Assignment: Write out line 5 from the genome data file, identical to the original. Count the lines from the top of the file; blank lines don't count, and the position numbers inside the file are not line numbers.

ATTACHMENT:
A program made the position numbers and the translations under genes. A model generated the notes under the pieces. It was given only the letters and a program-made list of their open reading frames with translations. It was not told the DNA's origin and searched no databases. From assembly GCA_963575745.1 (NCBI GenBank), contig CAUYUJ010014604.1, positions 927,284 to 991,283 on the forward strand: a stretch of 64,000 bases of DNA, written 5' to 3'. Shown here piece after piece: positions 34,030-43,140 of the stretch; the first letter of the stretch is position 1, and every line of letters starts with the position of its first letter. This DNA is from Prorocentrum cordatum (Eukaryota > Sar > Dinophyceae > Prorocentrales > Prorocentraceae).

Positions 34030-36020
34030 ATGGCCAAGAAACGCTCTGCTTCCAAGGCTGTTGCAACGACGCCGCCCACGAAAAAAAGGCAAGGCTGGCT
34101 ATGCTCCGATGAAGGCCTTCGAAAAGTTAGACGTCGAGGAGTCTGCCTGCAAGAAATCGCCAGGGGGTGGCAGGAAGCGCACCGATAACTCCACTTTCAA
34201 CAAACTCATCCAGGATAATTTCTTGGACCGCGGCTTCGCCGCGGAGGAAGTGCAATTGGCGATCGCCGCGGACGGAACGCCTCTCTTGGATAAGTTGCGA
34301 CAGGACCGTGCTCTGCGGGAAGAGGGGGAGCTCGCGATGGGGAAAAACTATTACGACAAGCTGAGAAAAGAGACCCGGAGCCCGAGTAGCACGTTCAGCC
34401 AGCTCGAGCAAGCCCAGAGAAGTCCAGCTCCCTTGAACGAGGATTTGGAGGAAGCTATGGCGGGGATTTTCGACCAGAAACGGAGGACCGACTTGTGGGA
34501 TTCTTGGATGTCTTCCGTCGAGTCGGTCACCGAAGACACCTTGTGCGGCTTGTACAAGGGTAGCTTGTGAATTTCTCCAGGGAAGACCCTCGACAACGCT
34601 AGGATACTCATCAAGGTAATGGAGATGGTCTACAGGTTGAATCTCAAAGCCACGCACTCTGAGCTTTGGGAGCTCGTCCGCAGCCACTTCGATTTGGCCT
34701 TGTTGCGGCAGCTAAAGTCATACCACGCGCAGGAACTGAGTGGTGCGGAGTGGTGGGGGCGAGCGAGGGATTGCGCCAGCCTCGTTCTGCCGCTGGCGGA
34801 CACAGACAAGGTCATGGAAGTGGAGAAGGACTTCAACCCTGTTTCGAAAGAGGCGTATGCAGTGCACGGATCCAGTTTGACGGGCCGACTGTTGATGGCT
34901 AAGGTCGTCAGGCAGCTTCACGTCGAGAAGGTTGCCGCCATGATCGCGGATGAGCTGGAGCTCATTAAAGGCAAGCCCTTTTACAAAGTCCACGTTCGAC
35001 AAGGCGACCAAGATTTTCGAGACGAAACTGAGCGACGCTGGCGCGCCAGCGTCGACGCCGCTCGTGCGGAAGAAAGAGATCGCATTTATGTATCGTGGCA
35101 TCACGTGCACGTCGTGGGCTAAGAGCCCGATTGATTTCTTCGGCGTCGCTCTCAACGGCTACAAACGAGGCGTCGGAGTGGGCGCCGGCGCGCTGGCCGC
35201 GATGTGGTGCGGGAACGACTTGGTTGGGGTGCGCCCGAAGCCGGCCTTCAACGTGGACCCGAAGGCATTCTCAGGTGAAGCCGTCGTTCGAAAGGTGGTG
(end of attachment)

34201 CAAACTCATCCAGGATAATTTCTTGGACCGCGGCTTCGCCGCGGAGGAAGTGCAATTGGCGATCGCCGCGGACGGAACGCCTCTCTTGGATAAGTTGCGA